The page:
By on December 26, 2015


Looking for a place to park that retirement cash? Find a Porsche crest.

Last year, the average sale price for 1974-1977 Porsches increased by 154 percent, according to Bloomberg — and the prices aren’t expected to drop anytime soon, according to the report.

“European sports cars in general have been on a real rise in the last couple of years,” Gord Duff, from RM Sotheby’s, told Bloomberg. “Ferraris lead the way and then you go to the next greatest European sports cars, which are Mercedes, and then you get to Porsches. If we are saying Mercedes have peaked, Porsches are the next best thing.”

North American car auctions brought in $1.45 billion this year, more than the $1.31 billion mark set in 2014.

That growth is partially fueled by an appetite for newer collectible cars, according to the report. According to Hagerty’s, collectors added 1980s-and-newer cars 17 percent more than pre-1980s classic cars.

“A new era of later model performance cars from instantly recognizable brands have irrefutably proven that the term ‘collector car’ is not synonymous with ‘old car,'” McKeel Hagerty told Bloomberg. “Porsche is next.”

Porsche’s appeal for relatively simple, reliable and iconic cars has led the pack, according to the report.

So for drivers looking for Porsches, the market is (and has been) relatively dry of a good deal. For investors, there’s enough to salivate.

(Our own Vojta Dobes has an interesting look at the classic car market based on recent auctions.)

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41 Comments on “Old Porsches: Good For Investors, Probably Bad For Drivers...”

  • avatar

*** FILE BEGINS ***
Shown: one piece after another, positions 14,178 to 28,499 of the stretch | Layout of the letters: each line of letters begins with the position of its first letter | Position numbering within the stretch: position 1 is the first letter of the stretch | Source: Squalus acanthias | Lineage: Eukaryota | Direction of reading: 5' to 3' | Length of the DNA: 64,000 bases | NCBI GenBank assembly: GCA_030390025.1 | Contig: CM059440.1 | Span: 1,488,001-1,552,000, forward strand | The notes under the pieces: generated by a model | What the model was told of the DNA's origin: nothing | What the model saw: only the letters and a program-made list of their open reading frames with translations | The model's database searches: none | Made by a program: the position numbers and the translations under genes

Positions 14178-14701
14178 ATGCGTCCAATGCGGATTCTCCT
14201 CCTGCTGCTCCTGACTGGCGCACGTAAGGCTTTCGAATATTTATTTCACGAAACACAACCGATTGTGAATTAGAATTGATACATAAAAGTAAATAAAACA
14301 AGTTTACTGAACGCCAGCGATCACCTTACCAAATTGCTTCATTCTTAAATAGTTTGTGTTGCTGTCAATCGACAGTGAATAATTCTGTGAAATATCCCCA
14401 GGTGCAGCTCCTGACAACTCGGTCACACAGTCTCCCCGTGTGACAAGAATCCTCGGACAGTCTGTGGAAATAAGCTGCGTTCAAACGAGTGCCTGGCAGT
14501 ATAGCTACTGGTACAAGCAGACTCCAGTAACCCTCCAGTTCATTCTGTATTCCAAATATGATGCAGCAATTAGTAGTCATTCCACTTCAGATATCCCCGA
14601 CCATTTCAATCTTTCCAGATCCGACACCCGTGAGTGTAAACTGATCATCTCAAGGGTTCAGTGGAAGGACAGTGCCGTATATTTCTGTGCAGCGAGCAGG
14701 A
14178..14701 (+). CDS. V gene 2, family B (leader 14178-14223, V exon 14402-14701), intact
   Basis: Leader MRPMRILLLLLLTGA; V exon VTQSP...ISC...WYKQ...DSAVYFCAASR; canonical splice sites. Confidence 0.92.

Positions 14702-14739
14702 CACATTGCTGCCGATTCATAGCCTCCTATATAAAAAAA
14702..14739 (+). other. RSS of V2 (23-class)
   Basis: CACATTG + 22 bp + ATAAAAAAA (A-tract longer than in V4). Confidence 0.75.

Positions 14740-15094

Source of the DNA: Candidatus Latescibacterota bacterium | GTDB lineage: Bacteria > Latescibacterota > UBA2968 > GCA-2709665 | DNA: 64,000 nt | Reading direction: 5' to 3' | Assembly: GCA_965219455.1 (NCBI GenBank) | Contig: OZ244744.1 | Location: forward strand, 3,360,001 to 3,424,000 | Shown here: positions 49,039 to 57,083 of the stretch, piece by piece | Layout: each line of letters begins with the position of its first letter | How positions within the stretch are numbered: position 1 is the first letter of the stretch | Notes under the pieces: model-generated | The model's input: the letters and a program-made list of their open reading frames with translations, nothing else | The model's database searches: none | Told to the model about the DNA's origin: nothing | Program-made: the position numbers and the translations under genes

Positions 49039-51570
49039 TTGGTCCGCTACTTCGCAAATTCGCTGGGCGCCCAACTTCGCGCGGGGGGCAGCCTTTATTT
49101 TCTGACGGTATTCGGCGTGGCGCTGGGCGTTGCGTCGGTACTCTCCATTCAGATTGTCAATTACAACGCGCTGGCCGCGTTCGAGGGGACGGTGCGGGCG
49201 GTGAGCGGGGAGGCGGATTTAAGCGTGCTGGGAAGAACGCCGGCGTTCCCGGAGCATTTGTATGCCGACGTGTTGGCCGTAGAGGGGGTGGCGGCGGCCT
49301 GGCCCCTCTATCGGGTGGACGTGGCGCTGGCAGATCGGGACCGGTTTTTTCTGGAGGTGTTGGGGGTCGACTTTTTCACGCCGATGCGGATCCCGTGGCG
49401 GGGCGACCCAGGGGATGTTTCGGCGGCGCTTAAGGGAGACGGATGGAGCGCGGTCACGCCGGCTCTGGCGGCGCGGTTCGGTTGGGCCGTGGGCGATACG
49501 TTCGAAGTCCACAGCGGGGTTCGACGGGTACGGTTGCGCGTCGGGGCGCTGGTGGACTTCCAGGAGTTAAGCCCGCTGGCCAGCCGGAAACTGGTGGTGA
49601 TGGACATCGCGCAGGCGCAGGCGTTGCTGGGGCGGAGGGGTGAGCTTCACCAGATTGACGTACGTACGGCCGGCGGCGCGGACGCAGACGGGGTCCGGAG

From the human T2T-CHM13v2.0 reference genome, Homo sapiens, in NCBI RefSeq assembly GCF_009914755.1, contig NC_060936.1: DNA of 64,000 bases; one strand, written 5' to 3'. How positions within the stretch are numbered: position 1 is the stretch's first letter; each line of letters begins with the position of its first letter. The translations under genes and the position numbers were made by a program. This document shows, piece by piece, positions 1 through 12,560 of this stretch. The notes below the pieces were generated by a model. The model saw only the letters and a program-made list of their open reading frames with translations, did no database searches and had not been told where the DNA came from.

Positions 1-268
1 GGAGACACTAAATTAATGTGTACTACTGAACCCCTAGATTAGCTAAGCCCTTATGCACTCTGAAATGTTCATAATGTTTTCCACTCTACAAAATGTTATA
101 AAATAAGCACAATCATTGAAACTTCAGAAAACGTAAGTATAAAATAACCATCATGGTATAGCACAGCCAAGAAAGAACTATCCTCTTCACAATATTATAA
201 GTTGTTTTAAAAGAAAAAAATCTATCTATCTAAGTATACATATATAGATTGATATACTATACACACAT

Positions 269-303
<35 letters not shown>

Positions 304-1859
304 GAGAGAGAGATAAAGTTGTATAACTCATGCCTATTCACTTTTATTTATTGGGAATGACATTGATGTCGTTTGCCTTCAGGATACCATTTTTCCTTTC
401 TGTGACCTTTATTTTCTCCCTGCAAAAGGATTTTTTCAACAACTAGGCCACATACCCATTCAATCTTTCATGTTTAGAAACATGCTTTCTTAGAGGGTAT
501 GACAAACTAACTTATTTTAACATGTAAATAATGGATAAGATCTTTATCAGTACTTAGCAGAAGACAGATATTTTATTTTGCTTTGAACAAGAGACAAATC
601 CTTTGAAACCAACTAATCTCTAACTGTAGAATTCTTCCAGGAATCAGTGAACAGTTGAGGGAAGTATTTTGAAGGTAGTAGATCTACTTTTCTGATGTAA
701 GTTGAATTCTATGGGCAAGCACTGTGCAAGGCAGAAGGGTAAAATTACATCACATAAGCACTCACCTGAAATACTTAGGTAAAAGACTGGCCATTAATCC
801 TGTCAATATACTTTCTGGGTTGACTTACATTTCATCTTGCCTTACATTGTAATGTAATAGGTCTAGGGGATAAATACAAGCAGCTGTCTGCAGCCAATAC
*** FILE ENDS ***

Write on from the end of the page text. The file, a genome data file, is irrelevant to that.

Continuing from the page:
1974-1977 Porsches increased in value by so much because they are the Porsches that nobody wanted until they couldn’t afford long hoods, SCs, Carrera 3.2s, and 964s. They had very little value before on account of their troublesome, short-lived engines.

    • 0 avatar
      heavy handle

      I think those cars were given a bad rap for a long time by “those who know less than they think.” All the self-acclaimed brand experts spent the best part of thirty years slamming the 73-83 generation.
      Meanwhile, real Porsche shops sorted the cars out and realized that they have a lot going for them: A/C, handling, power, more luxurious than the long hoods.

      Still prefer 87-89 though.

      • 0 avatar

        I believe the SC of ’78-’83 has always had a good reputation. They were considerably more powerful and less problematic than the ’74-’77s, except for the Euro-only Carrera 3.0 of ’76-’77, which was more powerful, but still not as bullet-proof as the SC.

  • avatar

    So Jerry Seinfeld was right to buy a multi story parking garage and fill it full of Zuffenhausen.

    I always wanted a 3.2 but that seems like its slipping far away.

  • avatar

    When shoeshine boys are giving stock tips……..

    • 0 avatar

      +1: An equities and real estate market driven by free money from the Fed causes all kinds of bubbles for collectibles – old Porsches included.

      • 0 avatar

        The problem with your advise is they’re not building any more of them. With real estate, there’s an endless supply.

        And there’s no real reason generations of kids just coming up or yet unborn won’t join the fan base.

        Same thing with “muscle cars” especially pre emissions. The simplicity of air-cooled engines has always baffled me. I’ve never owned one but they intrigue me more and more as cars continue to get exponentially complicated.

        • 0 avatar

          So there’s endless supply of Hawaiian islands and Manhattan penthouses? Cool!

          • 0 avatar

            Bahrain and China are both building islands. Both will be subsurface soon, but if the market or the party demands it, there will be new real estate. I’m not sure which ironic demise amuses me more, low sand islands built by an oil producwe, or oceanic agression inspired targets.